This website uses cookies. Click here to close.

WAYS TO COOK DIFFERENT BEEF CUTS

 

We can proudly claim that our beef cuts are succulent, nutritious and packed with flavours just waiting to be discovered through innovative new cooking methods and traditional recipes alike. So whats our secret? Unlike many countries in Europe, in Ireland our cattle spend most of the year grazing on lush, grassy pastures.

But there’s plenty to be said for knowing your way around a steer, as different beef cuts can have wildly differing tastes and textures. So to make the most of your beef, it pays to consider where the cut has come from and what cooking methods will bring out the best qualities.

graphic_cow

BALL OF THE ROUND

This is the most tender part of the round and is a versatile, tasty and lean cut that requires a slow cooking method to bring about its full range of flavours. Often used for pot roasting, this cut can also be sliced into steaks and sizzled on the grill.

Recipes

BRISKET

A cut straight from the breast, low in marbling and ideal for pot roasting. Prolonged, slow roasting results in a rich, indulgent meat that just falls from the bone, releasing its flavours in full. A perfect cut for creating warming winter dishes.

Recipes

DICED SHIN

Sourced from the leg, shin may be the least tender of beef cuts, but when left alone to cook slowly in a fragrant liquor, the most intense flavours and wonderfully sticky textures are created - making it perfect for a winter stew or hearty soup.

Recipes

EYE OF THE ROUND

The eye of the round is a boneless, very lean piece of meat from the bottom part of the round. It tenderises when cooked under a moist, slow heat, thus making it ideal for pot roasting and braised dishes.

Recipes

FILLET

A mouth-wateringly tender piece of meat. A fillet is an elegant cut that becomes ever more complex, deep and flavoursome when left to age. It's a popular prime cut for searing on a hot grill, but can be left whole to create a very special roast.

Recipes

FLANK

A versatile, extra-lean cut with minimal marbling. Often used for ground mince, it can be stuffed, rolled or cooked slowly as a pot roast. It can also take on an entire range of new flavours when marinated and grilled.

Recipes

NECK/ CHUCK/ SHOULDER

These are lean, extra-tasty cuts which require good trimming and slow cooking to release their rich, intense flavours and soft, flaky texture. They are some of the best cuts for mincing, casseroling or braising.

Recipes

ONGLET

Onglet, or hanger steak, has a loose grain and can be very tender, but only if served rare. If you prefer your steak well done, it would best to braise the cut for a long time.

Recipes

RIB OF BEEF

This is heavily marbled cut great for slow roasting and with the bone in, you can expect a sweeter more intense flavour. A year-round favourite ; rib of beef can serve as the perfect centrepiece for cold winter evenings, or as a summer BBQ staple.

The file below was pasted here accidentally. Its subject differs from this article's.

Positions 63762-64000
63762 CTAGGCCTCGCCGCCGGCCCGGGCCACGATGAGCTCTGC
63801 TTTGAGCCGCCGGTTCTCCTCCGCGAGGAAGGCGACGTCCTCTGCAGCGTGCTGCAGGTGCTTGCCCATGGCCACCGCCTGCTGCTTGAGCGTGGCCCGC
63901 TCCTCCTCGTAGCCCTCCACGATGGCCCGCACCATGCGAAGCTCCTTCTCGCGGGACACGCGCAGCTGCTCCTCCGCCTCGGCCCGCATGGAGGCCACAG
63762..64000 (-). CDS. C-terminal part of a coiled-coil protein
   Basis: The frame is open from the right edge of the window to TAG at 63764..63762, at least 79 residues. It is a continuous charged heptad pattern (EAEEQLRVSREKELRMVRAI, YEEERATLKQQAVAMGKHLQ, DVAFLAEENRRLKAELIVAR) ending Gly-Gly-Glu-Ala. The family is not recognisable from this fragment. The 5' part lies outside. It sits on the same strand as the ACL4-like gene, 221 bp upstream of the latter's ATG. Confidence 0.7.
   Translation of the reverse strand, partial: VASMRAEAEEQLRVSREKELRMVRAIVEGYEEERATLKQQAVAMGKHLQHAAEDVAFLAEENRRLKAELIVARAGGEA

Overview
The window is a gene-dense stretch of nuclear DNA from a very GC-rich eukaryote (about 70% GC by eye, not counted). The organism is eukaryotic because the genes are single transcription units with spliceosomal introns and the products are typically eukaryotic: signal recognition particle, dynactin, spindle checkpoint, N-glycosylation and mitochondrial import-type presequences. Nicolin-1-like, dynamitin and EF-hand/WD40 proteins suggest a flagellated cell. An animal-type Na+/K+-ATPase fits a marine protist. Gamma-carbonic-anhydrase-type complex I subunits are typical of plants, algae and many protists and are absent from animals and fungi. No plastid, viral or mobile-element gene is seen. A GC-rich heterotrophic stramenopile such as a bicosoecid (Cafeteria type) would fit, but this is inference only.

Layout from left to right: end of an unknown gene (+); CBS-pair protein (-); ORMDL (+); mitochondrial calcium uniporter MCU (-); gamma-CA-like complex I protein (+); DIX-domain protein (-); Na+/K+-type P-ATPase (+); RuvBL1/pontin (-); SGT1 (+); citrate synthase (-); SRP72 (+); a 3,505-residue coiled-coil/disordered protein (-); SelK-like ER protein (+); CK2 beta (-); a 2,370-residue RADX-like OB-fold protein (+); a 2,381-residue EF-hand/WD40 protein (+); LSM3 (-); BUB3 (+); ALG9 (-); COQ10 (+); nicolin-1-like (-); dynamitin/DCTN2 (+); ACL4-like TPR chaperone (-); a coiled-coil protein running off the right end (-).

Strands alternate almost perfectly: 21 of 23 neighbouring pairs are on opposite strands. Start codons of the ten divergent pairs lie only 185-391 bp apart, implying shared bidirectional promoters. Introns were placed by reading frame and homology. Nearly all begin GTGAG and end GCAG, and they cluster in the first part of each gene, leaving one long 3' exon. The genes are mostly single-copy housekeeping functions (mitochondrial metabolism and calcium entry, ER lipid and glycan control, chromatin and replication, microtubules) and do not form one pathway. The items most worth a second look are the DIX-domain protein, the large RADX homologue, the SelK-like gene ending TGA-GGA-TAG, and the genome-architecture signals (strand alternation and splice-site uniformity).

Recipes

ROLLED RIB

A versatile shoulder cut with heavy marbling and extra fat content; creating a multitude of rich tastes, flavours and sensations. It's the perfect cut for slow roasting, which will serve to deepen and intensify the flavours even further.

Recipes

SHIN

Recipes

SILVERSIDE

Silverside is another lean cut from the hind. Not only is silverside economical, but when cooked correctly and with care, it can be the epitome of full bodied, rich flavour. Ideal for pot roasting, but can also be minced to create fantastic burgers.

Recipes

SIRLOIN

A traditional loin cut that deservedly enjoys a loyal following. Less moist than a rib-eye due to a lower fat content but more flavourful than a fillet cut, sirloin is a prime steak cut full of taste, grill it to release its maximum potential.

Recipes

STRIPLOIN

A particularly tender cut that releases a spectrum of flavours depending on cooking methodology. It's best roasted with a small amount of fat covering it for extra flavour, but if it's well-aged, cut it into steaks and sizzle them on the grill.

Recipes

TOP RIB/ HOUSEKEEPERS CUT

An economical cut with heavy marbling and extra fat content - which makes it the perfect choice for slow roasting. When roasted with a little liquid and the bone left in, the meat will release sweet succulent flavours, in turn becoming soft and tender.

Recipes

TOPSIDE

A traditional roasting joint with minimal marbling and sourced from the hind. Slow-roasting is the preferred method of cooking; ensuring the meat is kept moist throughout will help keep the meat soft and encourage the release of a subtle, tender spectrum of flavours.

Recipes